State Supreme Court upholds stormwater rules

The Associated Press

OLYMPIA — A state Supreme Court decision has upheld stricter stormwater rules for building projects.

The Daily Herald reported the decision is a victory for clean-water advocates looking to protect Puget Sound from toxic runoff.

At issue was whether new low-impact stormwater regulations that took effect statewide in 2015 would apply to projects that were submitted earlier, but had not yet broken ground.

In last Thursday’s ruling, all nine Supreme Court justices agreed that projects predating mid-2015 would not be protected indefinitely under older, less-strict rules. That reversed an earlier appellate court decision.

“It’s a clear validation that protecting public waterways is a paramount concern,” said Chris Wilke, executive director for Puget Soundkeeper, one of the petitioners to prevail in the suit.

“These waterways belong to everyone in the community. If one specific entity is inconvenienced, it’s not a valid reason for letting pollution occur indefinitely.”

Developers view the rules as a violation of their property rights. They object to the time and money it takes to comply.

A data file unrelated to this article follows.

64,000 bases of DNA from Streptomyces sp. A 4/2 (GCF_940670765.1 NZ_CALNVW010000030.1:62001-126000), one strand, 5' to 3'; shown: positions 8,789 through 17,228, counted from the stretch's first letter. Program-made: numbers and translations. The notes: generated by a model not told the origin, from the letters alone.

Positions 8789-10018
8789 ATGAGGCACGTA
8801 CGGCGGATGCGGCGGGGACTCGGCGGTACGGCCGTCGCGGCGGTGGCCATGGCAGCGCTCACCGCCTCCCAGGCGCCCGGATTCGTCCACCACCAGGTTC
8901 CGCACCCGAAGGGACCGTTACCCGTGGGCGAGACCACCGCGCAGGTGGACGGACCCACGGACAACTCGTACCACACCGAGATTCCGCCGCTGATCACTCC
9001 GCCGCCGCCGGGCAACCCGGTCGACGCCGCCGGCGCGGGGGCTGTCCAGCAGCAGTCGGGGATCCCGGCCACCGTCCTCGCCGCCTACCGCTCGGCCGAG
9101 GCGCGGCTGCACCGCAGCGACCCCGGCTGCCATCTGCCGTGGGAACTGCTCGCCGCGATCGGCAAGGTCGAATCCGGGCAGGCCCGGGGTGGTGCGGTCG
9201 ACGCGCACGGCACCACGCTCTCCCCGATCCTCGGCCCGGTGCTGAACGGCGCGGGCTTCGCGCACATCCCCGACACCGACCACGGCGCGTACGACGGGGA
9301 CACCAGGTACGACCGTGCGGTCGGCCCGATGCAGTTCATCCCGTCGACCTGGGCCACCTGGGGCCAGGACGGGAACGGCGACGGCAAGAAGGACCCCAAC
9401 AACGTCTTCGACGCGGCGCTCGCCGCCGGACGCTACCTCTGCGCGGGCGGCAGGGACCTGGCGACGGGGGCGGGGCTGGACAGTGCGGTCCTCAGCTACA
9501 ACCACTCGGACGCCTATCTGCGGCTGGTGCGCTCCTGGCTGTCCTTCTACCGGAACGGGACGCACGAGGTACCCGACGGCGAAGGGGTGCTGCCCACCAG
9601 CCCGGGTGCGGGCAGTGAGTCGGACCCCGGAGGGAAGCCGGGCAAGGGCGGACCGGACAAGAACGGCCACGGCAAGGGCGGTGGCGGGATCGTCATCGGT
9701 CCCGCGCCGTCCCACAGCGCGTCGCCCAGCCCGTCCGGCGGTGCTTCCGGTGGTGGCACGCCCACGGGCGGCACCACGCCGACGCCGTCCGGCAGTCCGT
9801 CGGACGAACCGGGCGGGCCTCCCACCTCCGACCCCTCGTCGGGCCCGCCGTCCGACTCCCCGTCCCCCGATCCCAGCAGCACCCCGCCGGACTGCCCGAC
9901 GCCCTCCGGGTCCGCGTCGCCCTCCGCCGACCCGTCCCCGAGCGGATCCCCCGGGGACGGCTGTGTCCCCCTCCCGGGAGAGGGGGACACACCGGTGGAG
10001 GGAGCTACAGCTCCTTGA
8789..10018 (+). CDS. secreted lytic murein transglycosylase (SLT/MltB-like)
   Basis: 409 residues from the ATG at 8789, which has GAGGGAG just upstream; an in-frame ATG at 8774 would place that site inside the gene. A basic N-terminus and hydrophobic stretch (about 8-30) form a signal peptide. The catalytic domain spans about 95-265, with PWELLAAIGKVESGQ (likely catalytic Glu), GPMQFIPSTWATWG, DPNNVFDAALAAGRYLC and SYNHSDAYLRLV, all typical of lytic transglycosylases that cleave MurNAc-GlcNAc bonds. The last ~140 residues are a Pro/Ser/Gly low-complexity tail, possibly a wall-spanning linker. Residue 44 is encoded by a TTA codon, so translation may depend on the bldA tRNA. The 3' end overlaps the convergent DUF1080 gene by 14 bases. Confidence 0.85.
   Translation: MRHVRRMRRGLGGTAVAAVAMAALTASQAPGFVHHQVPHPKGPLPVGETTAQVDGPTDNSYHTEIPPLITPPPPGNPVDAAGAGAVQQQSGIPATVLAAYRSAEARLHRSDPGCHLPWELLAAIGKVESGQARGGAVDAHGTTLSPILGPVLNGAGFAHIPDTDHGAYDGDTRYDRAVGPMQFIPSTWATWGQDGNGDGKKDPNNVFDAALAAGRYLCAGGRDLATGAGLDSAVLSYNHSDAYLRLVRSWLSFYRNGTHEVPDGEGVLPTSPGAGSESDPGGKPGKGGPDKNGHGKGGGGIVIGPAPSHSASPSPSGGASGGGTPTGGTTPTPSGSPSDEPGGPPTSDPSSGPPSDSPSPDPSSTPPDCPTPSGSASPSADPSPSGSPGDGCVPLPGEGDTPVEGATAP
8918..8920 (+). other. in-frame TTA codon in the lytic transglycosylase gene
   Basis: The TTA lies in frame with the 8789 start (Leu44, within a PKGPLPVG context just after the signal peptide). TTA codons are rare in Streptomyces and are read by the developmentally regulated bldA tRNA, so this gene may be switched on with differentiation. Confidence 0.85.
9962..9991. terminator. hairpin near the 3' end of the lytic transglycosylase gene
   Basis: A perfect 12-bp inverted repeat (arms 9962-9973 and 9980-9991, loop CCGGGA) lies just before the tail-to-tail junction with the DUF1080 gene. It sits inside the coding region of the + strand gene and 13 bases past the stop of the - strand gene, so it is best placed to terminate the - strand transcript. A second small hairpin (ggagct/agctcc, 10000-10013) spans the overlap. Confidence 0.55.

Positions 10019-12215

Environmentalists counter that the issue is crucial because stormwater is the largest source of toxic pollution in Puget Sound.

Motor oil, pesticides and other pollutants pose an ongoing threat to salmon, orcas and other marine life, as well as commercial fishing and swimming, they say. Those substances are carried into streams, rivers and marine waters through runoff from parking lots and other hard surfaces.

The new drainage code differs from the old one by requiring low-impact development whenever feasible. That means more rain gardens, stormwater vaults and permeable pavement for all new development in the county.

The case stems from a 2013 decision by the Pollution Control Hearings Board concluding that stormwater regulations were different from land-use rules.

Under Washington state law, property developers are protected under the land-use rules in place at the time they submit a building application.

It’s a principal known as vesting, which allows developers to build projects under rules out of date by years or even decades.

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